Aside from cursing Roger Ebert’s prostate six years ago, what has Kenneth Anger been up to lately? The recent DVD editions of his classics have cemented his status as a godhead of postwar cinema—not that it was ever in doubt. His enchantment has also breached the white cube. Like the art world’s belated celebration of Jonas Mekas, Anger’s dark star has been rising in places like the Whitney, where pride of place in the 2006 Biennial went to an installation of his work, and P.S.1, where a retrospective of his canonical films is now on view—on video.
Local cinephiles largely balked at the P.S.1 show, imported from Germany’s Künstlerhaus Bremen, where the womb-like plastic curtains, video screens, and floor-level elements rejiggered the celluloid magician for the gallery space. Film snobbery is, as ever, at play in the beef, and not without reason: Witnessing Anger’s voluptuously stylized films well projected on a good print remains one of the cinema’s transformative encounters.
Setting aside the fact that he supports the P.S.1 contextualization (co-curator Klaus Biesenbach confirms that Anger was “very appreciative” of the installation), Anger is now—deal with it—essentially a video artist. For some years, “A Film by Anger” has been a misnomer, as evinced by the two-hour program of recent work, all on video, screening this weekend at Anthology Film Archives.
As if in response to his recent retrospectives, most of the new titles function as a memorial of one kind or another—a look back in Anger. Half the program qualifies as sentimental marginalia. The Man We Want to Hang (2002) and Brush of Baphomet (2009) offer slideshows of the paintings and drawings of Aleister Crowley. Elliott’s Suicide (2007) is a poignant, uncomplicated eulogy for the departed songwriter Elliott Smith. My Surfing Lucifer (2008) dashes hopes of a sequel to the magisterial Lucifer Rising (1970–1980), presenting a straightforward homage to a surfer buddy catching waves to “Good Vibrations.”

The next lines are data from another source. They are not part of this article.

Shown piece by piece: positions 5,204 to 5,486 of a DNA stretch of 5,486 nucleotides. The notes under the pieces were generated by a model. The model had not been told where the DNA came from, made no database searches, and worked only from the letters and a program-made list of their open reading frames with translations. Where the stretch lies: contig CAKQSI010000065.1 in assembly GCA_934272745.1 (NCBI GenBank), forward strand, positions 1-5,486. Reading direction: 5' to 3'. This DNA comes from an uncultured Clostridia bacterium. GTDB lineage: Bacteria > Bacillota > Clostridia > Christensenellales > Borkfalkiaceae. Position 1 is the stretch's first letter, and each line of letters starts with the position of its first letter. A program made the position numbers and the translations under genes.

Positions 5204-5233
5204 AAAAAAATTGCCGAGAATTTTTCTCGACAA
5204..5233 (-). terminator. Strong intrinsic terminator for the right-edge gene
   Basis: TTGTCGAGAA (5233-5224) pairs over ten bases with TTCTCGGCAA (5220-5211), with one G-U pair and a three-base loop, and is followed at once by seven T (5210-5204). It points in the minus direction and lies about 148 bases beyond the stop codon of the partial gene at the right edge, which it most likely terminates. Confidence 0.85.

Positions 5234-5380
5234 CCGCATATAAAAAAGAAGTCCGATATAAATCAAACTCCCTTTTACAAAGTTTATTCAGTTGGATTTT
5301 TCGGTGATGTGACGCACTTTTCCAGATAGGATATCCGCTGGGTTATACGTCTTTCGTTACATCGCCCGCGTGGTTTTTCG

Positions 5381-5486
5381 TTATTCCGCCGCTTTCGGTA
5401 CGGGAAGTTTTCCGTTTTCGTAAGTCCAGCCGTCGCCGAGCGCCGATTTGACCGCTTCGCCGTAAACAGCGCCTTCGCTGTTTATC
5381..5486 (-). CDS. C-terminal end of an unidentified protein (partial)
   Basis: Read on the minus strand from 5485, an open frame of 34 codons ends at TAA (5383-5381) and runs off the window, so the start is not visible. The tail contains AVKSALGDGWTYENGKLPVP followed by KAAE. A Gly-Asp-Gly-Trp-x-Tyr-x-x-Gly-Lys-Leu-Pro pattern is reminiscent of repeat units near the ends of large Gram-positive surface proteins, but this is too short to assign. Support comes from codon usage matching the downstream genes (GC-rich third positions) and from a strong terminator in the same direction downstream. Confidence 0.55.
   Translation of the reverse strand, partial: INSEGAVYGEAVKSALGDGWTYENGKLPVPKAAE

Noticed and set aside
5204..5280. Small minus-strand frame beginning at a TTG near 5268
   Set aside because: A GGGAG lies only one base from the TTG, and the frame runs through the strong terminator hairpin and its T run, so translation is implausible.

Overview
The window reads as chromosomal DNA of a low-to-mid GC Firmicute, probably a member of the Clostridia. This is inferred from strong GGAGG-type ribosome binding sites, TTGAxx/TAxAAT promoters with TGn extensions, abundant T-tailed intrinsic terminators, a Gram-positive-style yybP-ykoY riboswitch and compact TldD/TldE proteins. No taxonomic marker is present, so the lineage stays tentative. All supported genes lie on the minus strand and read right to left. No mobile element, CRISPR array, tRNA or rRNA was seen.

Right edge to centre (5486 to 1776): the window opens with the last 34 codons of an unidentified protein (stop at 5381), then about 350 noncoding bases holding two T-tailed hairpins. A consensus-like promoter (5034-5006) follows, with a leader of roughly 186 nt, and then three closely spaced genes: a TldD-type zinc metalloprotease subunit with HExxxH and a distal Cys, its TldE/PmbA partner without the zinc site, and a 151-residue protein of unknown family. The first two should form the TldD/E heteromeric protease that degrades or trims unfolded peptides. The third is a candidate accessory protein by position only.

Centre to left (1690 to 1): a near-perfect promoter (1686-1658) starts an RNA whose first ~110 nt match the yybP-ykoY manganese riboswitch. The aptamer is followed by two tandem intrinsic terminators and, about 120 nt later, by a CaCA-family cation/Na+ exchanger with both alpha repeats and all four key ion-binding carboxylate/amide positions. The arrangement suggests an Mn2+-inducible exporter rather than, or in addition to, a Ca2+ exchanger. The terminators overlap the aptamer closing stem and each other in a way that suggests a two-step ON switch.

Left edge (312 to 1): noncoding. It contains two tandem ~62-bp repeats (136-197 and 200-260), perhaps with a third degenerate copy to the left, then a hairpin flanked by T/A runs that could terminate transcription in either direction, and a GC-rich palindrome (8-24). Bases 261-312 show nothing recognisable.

Sportier yet is program highlight Foreplay (2008), a portrait of soccer lads at practice. Delivering on the eroticization of its title, this flurry of taught limbs, choreographed routines, and ball play, charged with intermittent bursts of club techno, suggests a California riff on the hieratic fantasias of Claire Denis’s Beau Travail—or the setup for a gay-porn orgy.
The longest, most ambitious of the new videos is Ich Will! (2008). The culmination of 10 years’ archival research, this ecstatic montage of Nazi youth daringly bids to recoup the élan vital of fresh-faced proto-fascists. Scored to Bruckner bombast, the carefully calibrated montage organizes horseplay, bonhomie, calisthenics, and rituals of discipline into a queer fantasy of halcyon homosocialism. The mood darkens through increasing regimentation and abstraction, climaxing in the mechanized spectacles of mass Nazi rallies. Ich Will! documents the manufacture of raw material into product, innocence subsumed by ideology.
The magic, it must be said, is decidedly subdued in late Anger, though Mouse Heaven (2005) revives something of the master’s impish touch. “I’m Your Puppet,” croons 1960’s r&b duo James & Bobby Purify over an animated array of Mickey Mouse memorabilia. Advancing Anger’s enduring fascination with Hollywood as “matrix and adversary,” in the words of film scholar P. Adams Sitney, Mouse Heaven surveys the Mouse as robot, automaton, simulacrum, and secret agent of control.
This article from the Village Voice Archive was posted on July 15, 2009